Whether they think that artificial intelligence is impossible or inevitable, most people have highly polarized views on it. John von Neumann, genius, mathematician, and inventor of the nearly ubiquitous computer architecture that bears his name, blazed trails for both camps in The Computer and the Brain. This short book, which was written originally for Yale's Silliman lectures, but published posthumously, summarizes his views on machine and biological intelligence with unprecedented clarity and precision. His understanding of neuroscience was that of a brilliant and strongly motivated amateur at the end of the 1950s--good enough to take on the problem, but by no means matching his comprehension of the machines to which he had devoted much of his professional life. Still, his take on intracranial computation is stunningly prescient--he looks beyond the then-fashionable digital metaphors to suggest a semi-analog strategy that uses parallel processing to make up for its deficiency in speed. Prominent neuroscientific thinkers Paul M. Churchland and Patricia S. Churchland provide a brief, enlightening foreword to this second edition, placing the author's thinking in context and grounding the reader in the scientific milieu that gave rise to The Computer and the Brain. Although his computer architecture slowly is growing obsolete, von Neumann has given us a more lasting legacy in his thinking about thinking. --Rob Lightner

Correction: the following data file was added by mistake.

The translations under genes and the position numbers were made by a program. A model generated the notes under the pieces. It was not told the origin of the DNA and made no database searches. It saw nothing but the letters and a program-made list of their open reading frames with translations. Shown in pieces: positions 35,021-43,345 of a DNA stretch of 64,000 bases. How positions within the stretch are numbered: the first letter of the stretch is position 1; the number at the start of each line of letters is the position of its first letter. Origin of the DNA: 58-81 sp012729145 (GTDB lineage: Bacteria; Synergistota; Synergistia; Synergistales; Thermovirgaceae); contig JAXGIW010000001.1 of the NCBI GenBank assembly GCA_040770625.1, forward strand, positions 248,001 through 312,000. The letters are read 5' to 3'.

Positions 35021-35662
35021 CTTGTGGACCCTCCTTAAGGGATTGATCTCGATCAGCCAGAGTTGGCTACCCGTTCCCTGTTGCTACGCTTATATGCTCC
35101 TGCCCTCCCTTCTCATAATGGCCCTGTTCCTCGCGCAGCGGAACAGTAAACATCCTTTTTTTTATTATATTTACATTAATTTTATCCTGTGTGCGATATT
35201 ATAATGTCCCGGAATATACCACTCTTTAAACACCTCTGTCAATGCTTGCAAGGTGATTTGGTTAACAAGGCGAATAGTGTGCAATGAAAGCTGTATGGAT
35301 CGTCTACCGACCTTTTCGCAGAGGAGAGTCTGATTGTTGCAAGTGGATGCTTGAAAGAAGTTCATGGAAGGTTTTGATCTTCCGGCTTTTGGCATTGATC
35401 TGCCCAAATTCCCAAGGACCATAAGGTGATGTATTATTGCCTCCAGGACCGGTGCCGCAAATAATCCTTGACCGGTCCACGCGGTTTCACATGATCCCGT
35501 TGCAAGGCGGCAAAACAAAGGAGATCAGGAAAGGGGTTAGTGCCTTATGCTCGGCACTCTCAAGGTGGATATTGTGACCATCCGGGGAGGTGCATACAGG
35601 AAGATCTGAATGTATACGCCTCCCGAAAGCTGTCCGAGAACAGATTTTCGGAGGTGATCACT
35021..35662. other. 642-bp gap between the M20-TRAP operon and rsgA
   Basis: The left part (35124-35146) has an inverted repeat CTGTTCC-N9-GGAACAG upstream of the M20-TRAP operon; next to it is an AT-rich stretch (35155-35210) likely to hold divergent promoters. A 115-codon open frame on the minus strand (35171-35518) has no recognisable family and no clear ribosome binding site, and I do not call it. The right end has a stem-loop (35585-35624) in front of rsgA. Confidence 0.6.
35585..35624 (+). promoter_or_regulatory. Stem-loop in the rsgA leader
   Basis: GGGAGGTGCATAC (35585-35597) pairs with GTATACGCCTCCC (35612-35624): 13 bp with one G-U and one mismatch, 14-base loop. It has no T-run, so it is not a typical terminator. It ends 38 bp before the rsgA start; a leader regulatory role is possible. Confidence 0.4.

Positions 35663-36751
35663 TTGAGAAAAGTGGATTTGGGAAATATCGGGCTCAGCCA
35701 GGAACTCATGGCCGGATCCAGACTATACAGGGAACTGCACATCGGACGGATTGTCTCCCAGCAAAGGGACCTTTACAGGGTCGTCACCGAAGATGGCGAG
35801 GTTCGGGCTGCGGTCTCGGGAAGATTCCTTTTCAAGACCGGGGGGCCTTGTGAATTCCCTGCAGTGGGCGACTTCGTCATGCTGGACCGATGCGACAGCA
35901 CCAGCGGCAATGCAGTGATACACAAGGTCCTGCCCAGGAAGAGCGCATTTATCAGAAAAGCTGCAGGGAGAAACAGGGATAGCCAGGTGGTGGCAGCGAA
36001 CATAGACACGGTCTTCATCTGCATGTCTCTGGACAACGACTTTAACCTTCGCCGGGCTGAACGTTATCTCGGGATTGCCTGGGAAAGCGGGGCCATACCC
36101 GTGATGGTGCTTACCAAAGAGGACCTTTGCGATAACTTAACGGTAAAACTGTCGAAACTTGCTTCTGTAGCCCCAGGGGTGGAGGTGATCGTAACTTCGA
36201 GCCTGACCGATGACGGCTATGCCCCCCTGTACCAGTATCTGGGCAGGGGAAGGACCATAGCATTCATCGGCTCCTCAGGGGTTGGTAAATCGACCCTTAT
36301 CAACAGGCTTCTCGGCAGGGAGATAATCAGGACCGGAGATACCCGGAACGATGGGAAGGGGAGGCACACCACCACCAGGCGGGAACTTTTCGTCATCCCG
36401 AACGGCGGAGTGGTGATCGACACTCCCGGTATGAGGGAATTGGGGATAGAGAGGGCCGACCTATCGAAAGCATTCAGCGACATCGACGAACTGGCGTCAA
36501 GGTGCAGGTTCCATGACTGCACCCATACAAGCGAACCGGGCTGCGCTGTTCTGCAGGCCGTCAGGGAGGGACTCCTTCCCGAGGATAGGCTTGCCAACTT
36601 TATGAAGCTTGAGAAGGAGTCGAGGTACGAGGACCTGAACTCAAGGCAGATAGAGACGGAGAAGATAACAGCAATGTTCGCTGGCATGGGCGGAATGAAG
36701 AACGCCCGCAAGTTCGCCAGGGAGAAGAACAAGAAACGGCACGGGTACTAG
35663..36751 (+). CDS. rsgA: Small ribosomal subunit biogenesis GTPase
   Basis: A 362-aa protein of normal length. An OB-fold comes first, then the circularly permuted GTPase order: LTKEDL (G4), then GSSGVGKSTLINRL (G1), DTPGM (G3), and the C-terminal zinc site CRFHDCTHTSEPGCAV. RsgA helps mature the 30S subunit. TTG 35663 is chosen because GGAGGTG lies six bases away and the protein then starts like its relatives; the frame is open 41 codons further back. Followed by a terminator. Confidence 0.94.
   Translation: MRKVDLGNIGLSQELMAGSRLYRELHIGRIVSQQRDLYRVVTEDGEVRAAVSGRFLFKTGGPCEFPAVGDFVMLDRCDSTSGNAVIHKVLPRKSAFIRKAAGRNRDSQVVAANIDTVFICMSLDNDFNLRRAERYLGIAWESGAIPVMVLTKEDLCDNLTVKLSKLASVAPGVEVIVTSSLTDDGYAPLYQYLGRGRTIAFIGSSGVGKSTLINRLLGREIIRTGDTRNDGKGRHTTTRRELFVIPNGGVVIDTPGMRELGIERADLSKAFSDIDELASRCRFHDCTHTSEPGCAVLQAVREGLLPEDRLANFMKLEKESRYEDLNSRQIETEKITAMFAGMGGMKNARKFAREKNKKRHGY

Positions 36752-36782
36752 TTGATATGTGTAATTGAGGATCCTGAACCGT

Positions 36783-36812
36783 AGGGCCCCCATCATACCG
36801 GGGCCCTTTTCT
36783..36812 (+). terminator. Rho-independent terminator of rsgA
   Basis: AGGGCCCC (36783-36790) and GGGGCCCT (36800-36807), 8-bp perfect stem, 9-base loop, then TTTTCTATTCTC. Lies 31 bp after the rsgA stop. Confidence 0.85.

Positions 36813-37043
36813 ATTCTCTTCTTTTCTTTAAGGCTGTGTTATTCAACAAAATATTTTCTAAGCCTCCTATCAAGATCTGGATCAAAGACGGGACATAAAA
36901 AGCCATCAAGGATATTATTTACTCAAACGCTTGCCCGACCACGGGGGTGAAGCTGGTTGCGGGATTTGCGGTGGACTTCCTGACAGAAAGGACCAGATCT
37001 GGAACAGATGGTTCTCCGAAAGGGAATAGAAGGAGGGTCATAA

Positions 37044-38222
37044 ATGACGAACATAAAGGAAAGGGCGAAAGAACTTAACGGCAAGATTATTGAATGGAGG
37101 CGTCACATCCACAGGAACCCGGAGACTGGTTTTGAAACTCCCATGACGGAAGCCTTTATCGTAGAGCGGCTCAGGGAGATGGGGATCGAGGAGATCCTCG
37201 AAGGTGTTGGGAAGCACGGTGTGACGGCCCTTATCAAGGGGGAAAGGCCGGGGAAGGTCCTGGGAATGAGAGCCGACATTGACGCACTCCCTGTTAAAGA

About the Author
At the time of his death in February 1957, John von Neumann, renowned for his theory of games and his work at the Electronic Computer Project at the Institute for Advanced Study, was serving as a member of the Atomic Energy Commission. Paul M. and Patricia S. Churchland are professors of philosophy at the University of California, San Diego.